Key Concepts


The European Typology of Homelessness and Housing Exclusion (ETHOS) sets a framework for defining homelessness across Europe. It defines possessing a home across three domains – the physical, social and legal. The physical relates to having an adequate space or dwelling with which a person can exercise exclusive possession. The social elements relates to maintaining privacy in that space and enjoy relations and socialise within. The legal then relates to the right to occupy that space. Broadly speaking homelessness is categorised by ETHOS in the following way:

  • rooflessness (without a shelter of any kind, sleeping rough)
  • houselessness (with a place to sleep but temporary in institutions or shelter)
  • living in insecure housing (threatened with severe exclusion due to insecure tenancies, eviction, domestic violence)
  • living in inadequate housing (in caravans on illegal campsites, in unfit housing, in extreme overcrowding)

Youth homelessness

In Europe there is currently no agreed definition of what constitutes youth homelessness. A European definition is currently under development. However the Canadian approach refers to the situation and experience of young people between the ages of 13 and 24 who are living independently of parents and/or caregivers, but do not have the means or ability to acquire a stable, safe or consistent residence.


Foto of a youngster looking outside a window
Jelle Vermeersch

Ending Youth Homelessness

Requires the implementation of innovative programs and housing solutions tailored for the specific needs of young people, and structural changes within the operations of homeless-serving systems as well as of mainstream systems, including a shift towards prevention strategies, housing led policies and approaches embedded in human rights

Mind shifting

Rather than ‘managing’ homelessness through emergency services, a strong prevention approach mandate action from mainstream systems and departments of government in cooperation with the homeless-serving sector. The transformation of public systems, including child welfare, education, mental health, income supports and criminal justice and their enhanced integration, which can facilitate broad systems of care, is essential.

Collective impact

involves a group of relevant actors from different sectors working together to address a major challenge by developing and working toward a common goal that fundamentally changes outcomes for a population by using:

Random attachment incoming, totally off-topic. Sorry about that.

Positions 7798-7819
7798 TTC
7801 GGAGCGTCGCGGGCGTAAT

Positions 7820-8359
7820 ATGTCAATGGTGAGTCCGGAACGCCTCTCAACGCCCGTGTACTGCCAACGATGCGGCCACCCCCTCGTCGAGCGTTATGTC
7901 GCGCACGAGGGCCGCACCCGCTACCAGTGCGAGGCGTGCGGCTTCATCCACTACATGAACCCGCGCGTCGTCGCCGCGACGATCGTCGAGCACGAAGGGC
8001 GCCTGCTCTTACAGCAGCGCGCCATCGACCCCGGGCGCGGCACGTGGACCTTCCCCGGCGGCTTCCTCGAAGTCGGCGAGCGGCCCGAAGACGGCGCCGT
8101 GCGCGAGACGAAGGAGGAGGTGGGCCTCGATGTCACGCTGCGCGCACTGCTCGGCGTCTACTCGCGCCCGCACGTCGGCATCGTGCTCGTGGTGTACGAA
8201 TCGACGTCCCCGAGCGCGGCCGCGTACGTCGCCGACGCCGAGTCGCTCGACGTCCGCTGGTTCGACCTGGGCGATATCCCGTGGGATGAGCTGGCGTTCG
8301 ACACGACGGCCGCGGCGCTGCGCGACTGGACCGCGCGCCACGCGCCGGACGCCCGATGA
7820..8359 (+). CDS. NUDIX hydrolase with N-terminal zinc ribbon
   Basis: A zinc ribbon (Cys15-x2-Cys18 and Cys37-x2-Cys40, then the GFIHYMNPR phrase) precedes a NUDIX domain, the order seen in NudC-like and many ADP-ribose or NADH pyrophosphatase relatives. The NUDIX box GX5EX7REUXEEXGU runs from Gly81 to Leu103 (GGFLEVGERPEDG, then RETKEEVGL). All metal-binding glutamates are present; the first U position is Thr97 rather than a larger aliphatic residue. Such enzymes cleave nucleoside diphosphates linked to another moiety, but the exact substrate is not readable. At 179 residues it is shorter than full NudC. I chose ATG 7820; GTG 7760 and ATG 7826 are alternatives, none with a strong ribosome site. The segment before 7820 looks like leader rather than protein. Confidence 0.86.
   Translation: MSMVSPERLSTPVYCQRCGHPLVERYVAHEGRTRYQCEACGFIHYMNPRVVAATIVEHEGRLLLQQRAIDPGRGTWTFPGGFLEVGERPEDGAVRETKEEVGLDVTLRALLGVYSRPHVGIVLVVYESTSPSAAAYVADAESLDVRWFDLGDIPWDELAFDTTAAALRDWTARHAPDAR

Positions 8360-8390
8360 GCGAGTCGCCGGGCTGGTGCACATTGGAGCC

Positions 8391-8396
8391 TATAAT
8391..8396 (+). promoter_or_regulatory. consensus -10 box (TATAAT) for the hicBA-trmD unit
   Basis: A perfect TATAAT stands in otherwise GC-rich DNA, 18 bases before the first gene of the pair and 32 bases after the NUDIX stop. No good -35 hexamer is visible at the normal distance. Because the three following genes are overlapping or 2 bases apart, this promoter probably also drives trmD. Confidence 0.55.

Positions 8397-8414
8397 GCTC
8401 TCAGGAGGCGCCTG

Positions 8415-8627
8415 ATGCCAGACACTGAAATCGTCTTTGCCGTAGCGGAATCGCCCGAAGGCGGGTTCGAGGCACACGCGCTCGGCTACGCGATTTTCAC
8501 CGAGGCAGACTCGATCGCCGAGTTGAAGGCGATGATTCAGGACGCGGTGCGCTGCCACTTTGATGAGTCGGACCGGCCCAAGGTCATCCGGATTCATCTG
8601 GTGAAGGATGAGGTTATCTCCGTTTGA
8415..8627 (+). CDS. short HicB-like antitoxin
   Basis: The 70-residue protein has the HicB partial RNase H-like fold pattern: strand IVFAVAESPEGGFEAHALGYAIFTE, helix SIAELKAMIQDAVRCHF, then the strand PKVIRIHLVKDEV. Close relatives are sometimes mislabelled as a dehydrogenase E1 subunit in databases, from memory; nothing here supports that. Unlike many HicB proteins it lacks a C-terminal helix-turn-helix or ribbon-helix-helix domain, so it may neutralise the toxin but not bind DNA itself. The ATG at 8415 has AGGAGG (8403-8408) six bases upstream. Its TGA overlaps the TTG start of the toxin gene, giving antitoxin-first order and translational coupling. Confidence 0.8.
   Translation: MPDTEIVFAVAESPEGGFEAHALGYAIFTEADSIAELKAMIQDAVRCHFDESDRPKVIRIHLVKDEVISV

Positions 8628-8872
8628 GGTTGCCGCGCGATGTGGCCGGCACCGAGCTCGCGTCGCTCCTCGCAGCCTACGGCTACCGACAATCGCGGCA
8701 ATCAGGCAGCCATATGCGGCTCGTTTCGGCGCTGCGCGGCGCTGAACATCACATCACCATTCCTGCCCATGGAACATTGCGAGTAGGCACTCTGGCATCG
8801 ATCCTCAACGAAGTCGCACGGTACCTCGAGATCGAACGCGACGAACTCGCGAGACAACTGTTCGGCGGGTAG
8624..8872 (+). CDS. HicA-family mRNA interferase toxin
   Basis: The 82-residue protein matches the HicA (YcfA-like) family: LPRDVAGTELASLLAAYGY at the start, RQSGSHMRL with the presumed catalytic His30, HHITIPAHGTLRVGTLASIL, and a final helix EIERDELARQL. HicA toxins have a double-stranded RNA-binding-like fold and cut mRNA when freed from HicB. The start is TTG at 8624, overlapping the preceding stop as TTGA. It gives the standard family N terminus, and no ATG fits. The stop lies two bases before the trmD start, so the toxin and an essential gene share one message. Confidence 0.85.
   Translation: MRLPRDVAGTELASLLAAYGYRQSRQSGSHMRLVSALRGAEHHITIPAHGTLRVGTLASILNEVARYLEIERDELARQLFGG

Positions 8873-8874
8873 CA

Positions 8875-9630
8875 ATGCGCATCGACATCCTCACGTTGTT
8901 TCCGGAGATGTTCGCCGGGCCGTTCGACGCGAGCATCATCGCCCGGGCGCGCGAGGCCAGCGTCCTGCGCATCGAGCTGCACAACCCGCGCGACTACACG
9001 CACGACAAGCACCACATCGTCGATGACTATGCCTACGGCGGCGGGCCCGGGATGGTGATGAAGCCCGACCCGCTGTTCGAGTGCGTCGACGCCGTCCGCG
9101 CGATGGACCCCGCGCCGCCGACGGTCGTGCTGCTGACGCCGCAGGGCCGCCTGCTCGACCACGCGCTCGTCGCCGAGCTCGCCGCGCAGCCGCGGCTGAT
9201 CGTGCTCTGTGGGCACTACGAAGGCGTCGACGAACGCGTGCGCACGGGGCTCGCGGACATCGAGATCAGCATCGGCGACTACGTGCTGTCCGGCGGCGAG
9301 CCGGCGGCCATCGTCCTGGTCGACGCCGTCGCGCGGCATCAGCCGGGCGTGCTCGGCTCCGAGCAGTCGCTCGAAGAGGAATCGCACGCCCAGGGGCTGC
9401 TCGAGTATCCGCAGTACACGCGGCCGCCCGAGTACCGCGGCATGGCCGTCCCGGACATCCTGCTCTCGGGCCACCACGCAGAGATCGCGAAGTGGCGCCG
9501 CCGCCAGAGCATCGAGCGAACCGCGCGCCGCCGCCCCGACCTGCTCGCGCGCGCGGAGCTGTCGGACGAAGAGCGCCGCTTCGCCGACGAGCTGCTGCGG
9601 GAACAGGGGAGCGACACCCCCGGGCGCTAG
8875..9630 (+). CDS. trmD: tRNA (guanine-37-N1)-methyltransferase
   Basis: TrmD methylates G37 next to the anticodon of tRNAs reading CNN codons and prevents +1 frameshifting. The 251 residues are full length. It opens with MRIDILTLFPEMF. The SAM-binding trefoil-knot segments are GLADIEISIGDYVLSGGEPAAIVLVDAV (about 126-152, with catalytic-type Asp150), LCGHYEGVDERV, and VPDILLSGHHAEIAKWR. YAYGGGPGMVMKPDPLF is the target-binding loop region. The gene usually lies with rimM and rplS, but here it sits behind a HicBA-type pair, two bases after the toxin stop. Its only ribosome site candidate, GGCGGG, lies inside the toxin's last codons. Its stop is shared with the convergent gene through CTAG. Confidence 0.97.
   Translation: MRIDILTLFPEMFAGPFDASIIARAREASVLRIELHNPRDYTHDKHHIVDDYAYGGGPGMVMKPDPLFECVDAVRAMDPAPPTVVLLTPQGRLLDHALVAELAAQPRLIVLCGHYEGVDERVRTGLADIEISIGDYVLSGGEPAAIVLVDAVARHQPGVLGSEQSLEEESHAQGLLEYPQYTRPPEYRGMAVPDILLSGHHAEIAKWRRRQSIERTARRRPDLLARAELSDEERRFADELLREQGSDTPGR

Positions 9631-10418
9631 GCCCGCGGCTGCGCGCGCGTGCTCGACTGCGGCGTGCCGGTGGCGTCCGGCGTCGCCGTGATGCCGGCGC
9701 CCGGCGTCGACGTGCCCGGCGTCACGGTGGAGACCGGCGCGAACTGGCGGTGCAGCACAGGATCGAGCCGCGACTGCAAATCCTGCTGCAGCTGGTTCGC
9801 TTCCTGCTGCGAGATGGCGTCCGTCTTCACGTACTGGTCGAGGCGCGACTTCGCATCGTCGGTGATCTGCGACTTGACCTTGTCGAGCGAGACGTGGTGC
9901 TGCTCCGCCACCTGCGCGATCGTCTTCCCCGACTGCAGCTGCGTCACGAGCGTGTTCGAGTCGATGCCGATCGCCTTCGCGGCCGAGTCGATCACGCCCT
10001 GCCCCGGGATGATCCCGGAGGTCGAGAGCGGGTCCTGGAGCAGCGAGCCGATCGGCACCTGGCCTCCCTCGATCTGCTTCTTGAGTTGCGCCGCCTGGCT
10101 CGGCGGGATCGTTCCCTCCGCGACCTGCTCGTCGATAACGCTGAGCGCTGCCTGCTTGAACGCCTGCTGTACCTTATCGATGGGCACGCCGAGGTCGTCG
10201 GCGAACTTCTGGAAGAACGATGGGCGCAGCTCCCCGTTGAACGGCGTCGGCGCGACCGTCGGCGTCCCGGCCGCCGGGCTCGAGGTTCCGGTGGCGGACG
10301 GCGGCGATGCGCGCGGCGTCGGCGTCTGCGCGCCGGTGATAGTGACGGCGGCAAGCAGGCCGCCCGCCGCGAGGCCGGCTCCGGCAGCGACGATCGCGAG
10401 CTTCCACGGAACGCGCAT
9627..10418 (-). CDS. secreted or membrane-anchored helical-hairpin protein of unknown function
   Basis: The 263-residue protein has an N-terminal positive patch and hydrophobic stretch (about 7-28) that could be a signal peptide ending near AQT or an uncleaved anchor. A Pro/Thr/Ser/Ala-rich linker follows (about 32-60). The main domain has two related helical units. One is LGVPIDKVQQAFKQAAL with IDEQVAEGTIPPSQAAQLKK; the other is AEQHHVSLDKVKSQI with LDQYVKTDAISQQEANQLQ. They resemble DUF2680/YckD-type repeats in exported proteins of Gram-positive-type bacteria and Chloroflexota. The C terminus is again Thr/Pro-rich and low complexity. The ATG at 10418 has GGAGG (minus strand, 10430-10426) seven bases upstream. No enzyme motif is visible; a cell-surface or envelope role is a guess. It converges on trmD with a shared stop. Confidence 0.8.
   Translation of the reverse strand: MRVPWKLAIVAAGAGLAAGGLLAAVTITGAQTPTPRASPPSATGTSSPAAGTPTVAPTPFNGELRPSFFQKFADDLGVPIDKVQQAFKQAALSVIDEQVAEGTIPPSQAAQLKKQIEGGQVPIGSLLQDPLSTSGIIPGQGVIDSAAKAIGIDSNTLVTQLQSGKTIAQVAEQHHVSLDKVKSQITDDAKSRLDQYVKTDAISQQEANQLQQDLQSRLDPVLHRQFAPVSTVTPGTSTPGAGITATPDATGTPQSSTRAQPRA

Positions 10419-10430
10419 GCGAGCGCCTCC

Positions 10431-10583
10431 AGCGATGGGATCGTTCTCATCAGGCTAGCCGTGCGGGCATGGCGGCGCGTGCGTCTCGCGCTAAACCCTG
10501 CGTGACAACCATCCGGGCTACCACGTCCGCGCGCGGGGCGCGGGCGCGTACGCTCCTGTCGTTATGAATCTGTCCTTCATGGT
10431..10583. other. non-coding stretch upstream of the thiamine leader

• Common Agenda
  • Shared Measurement Systems
  • Mutually Reinforcing Activities
  • Continuous Communication
  • Backbone Support Organizations

Theory of change

is a specific type of methodology for planning, participation and evaluation that is used in the philanthropy, not-for-profit and government sectors to promote social change. Theory of Change defines long-term goals and then maps backward to identify necessary preconditions. It explains the process of change by outlining causal linkages in an initiative. Here is an interesting example from United Way KFLA.

After care

Aftercare refers to having systems in place to support youth leaving care. Many young people who “age out” of state care when they turn 18 find themselves on a pathway towards homelessness due to a lack of structural supports. This can be prevented. Authorities responsible for youth care (national, regional, local), youth care providers and youngsters in youth care all over Europe are struggling with their aftercare strategies. Too many youngsters who leave care become structurally homeless (often after a first period of independent living). A better preparation of life after the (residential) care is urgently needed. See Transition Support Tools.

Youth participation

Plans to end youth homelessness require the voices of youth with lived experience.
Creating a youth engagement strategy at the outset of the process and engage youth from planning through implementation is essential. As the real experts on their experiences, needs and interactions with organizations and systems, youth have unique perspectives on issues, are innovative problem solvers and can pose tough questions, identifying how systems have failed them. Engaging youth will lead to more responsive and appropriate decisions to meet their needs.